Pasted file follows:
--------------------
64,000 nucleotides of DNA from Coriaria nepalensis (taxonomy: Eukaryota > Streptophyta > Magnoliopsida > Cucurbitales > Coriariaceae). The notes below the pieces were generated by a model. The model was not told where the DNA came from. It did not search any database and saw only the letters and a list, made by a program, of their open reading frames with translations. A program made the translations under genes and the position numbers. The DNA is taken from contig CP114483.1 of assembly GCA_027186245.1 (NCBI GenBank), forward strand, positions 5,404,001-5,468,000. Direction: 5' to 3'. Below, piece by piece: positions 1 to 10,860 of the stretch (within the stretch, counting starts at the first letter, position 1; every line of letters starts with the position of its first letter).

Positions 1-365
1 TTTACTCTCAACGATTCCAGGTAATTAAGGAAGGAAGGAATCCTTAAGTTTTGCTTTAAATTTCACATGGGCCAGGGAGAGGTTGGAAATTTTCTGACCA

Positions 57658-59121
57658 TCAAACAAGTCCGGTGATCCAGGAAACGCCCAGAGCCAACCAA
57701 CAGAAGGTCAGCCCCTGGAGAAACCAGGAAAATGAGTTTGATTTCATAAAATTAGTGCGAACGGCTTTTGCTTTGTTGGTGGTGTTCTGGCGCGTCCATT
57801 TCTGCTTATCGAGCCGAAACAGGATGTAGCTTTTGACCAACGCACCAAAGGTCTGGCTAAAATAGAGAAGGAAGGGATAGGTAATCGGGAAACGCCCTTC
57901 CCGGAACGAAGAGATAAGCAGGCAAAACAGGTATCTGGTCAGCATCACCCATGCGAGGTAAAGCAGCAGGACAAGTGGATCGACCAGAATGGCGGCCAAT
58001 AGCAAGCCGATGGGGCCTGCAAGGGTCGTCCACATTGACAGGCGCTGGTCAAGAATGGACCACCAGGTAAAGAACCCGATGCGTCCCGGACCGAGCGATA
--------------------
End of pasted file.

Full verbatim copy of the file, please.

64,000 nucleotides of DNA from Coriaria nepalensis (taxonomy: Eukaryota > Streptophyta > Magnoliopsida > Cucurbitales > Coriariaceae). The notes below the pieces were generated by a model. The model was not told where the DNA came from. It did not search any database and saw only the letters and a list, made by a program, of their open reading frames with translations. A program made the translations under genes and the position numbers. The DNA is taken from contig CP114483.1 of assembly GCA_027186245.1 (NCBI GenBank), forward strand, positions 5,404,001-5,468,000. Direction: 5' to 3'. Below, piece by piece: positions 1 to 10,860 of the stretch (within the stretch, counting starts at the first letter, position 1; every line of letters starts with the position of its first letter).

Positions 1-365
1 TTTACTCTCAACGATTCCAGGTAATTAAGGAAGGAAGGAATCCTTAAGTTTTGCTTTAAATTTCACATGGGCCAGGGAGAGGTTGGAAATTTTCTGACCA

Positions 57658-59121
57658 TCAAACAAGTCCGGTGATCCAGGAAACGCCCAGAGCCAACCAA
57701 CAGAAGGTCAGCCCCTGGAGAAACCAGGAAAATGAGTTTGATTTCATAAAATTAGTGCGAACGGCTTTTGCTTTGTTGGTGGTGTTCTGGCGCGTCCATT
57801 TCTGCTTATCGAGCCGAAACAGGATGTAGCTTTTGACCAACGCACCAAAGGTCTGGCTAAAATAGAGAAGGAAGGGATAGGTAATCGGGAAACGCCCTTC
57901 CCGGAACGAAGAGATAAGCAGGCAAAACAGGTATCTGGTCAGCATCACCCATGCGAGGTAAAGCAGCAGGACAAGTGGATCGACCAGAATGGCGGCCAAT
58001 AGCAAGCCGATGGGGCCTGCAAGGGTCGTCCACATTGACAGGCGCTGGTCAAGAATGGACCACCAGGTAAAGAACCCGATGCGTCCCGGACCGAGCGATA